February 21, 2005

Help Yourself

I’m in self-improvement mode right now. I am trying to “get my life together,” whatever that means. I don’t even really know what it means, and I’m the one doing it. What I do know is that I’ve felt a little out of control the past several weeks, what with my grandmother dying, flooding in southern California messing with my schedule and ruining people’s lives, confusion about what I’m doing at work, family pressures... and I just want to get myself together, calm down, stop worrying, make some decisions, and get things in order. Your basic control freak/perfectionist issues, I guess.

I also want to get more involved in my community, and make some friends here, meet some new people. I think I’ll enjoy my life a little more if I get involved in things. I need to laugh more often.

Exercising on a regular basis will help settle me, I think. I’ve started an ambitious new “fitness program” (aka the Excel spreadsheet taped to my refrigerator) which I’m hoping will give me some order, and calm me down, and maybe, as a bonus, reduce a little of this excess body fat I’m carrying around, you know what I’m saying? That’s always good for the morale.

So since I’m in self-improvement mode, this weekend I read The Four Agreements, by don Miguel Ruiz (book #8). One of my self-helpy friends was into this book at Christmas time, so I picked it up on her recommendation. I can't help it! I’m vulnerable right now, and susceptible to self-improvement mind games! Pump me up, don Miguel!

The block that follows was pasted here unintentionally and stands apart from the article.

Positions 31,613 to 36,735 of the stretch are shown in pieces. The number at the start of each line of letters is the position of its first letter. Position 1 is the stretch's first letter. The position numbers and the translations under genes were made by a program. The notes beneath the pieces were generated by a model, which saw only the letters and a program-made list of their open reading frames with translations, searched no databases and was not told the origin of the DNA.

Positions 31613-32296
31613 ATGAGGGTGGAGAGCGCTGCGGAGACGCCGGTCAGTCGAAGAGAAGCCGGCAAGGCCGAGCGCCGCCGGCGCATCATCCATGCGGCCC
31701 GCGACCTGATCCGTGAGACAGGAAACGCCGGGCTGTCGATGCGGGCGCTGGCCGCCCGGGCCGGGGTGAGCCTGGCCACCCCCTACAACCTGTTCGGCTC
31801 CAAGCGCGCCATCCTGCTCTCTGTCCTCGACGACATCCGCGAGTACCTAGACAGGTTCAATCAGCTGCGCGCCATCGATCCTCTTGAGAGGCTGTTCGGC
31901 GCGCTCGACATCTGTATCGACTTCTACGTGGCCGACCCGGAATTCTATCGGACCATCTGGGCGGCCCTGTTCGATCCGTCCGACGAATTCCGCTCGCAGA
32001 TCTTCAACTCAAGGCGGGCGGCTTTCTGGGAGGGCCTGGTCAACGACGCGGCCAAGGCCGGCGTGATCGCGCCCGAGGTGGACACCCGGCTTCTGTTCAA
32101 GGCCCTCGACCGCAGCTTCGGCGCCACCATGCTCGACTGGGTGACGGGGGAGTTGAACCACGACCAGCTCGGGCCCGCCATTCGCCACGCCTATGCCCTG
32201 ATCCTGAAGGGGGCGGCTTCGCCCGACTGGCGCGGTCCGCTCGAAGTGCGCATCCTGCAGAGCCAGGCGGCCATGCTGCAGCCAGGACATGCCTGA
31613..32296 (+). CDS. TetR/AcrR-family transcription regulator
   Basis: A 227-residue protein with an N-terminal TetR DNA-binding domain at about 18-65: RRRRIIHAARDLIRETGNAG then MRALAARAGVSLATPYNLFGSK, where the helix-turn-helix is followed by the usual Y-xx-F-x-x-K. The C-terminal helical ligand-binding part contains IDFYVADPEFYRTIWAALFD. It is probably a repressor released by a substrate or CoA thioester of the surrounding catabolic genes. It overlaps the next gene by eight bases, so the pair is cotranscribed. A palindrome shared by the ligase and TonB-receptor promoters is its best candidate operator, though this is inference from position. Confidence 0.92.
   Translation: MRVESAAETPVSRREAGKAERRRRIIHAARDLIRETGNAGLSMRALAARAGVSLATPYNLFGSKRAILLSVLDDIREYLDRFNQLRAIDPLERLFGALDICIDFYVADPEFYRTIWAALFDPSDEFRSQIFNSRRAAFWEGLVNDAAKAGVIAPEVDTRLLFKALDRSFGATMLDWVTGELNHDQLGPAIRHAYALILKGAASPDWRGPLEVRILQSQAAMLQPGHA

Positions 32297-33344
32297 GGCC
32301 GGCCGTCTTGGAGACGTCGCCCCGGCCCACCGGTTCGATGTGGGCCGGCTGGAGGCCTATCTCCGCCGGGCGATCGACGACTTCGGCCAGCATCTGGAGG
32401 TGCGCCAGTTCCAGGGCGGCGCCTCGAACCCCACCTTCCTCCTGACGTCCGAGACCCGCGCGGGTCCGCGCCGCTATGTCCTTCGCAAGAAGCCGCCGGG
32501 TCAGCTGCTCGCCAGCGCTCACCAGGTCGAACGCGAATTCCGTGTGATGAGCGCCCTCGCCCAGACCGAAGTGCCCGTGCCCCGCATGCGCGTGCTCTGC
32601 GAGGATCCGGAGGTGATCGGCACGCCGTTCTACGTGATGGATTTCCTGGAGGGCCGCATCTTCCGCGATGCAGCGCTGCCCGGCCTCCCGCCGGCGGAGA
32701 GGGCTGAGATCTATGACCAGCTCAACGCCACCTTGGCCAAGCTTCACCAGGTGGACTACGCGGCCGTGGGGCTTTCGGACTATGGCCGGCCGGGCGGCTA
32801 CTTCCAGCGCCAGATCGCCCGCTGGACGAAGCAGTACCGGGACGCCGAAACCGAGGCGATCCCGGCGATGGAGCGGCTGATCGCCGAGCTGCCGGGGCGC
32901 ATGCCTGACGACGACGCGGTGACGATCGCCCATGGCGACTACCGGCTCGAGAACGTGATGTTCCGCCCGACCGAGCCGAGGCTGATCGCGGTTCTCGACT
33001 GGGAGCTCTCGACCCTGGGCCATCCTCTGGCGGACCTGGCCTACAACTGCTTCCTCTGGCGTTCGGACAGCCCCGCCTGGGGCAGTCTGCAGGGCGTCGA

The idea is that if you subscribe to these four beliefs, you will stop limiting and belittling yourself, and will therefore be able to live a fuller life. Generally, the Four Agreements are these:

  1. Be impeccable with your word. "Say only what you mean."

    Good idea. I'm not good at it, though. I try too hard not to hurt people's feelings, and to avoid conflict, so I often hide my real feelings or don't say anything at all. Not that I'm a liar (lie!), but I should try to be a more honest communicator.

  2. Don't take anything personally. "When you are immune to the opinions of others, you won't be the victim of needless suffering.

    To this I say: HA! That'll be the day. I kind of skimmed through this chapter, because there's no way I will ever not take things personally. Which is probably why I should have read this chapter three times, but I didn't.

  3. Don't make assumptions. "Communicate with others as clearly as you can to avoid misunderstandings."

    Don Miguel is apparently big on communication. Not my strong point. And I assume things constantly. But the thing is, I'm usually right. I think I'm pretty intuitive, and my instincts don't often steer me wrong. I don't always assume negative things, but I do need to give people the benefit of the doubt more often, give them a second chance once in a while. I can work on this. (I think this is don Miguel's favorite, by the way. "With just this one agreement, you can completely transform your life.")

  4. Always do your best. "Under any circumstance, simply do your best, and you will avoid self-judgment, self-abuse, and regret."

    I can get behind this one. I hate when people (including myself) make excuses. Just do it and get it over with and be proud of yourself, man.

Despite my willingness to be won over, and despite the fact that a few sections hit home for me, the book did not pack the punch or give me the focus I was hoping for. It was a little spiritual, and abstract, for my taste. I would prefer a DIY, how-to guide to attaining personal bliss. Is that so wrong? But for now, I guess I'll go for a run and try to think things out for myself.

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